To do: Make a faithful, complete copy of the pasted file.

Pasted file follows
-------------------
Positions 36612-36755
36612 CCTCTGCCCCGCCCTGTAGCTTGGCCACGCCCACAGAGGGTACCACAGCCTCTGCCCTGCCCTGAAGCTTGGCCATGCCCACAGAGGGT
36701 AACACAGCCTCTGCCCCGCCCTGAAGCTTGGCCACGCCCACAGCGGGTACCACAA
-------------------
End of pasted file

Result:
Positions 36612-36755
36612 CCTCTGCCCCGCCCTGTAGCTTGGCCACGCCCACAGAGGGTACCACAGCCTCTGCCCTGCCCTGAAGCTTGGCCATGCCCACAGAGGGT
36701 AACACAGCCTCTGCCCCGCCCTGAAGCTTGGCCACGCCCACAGCGGGTACCACAA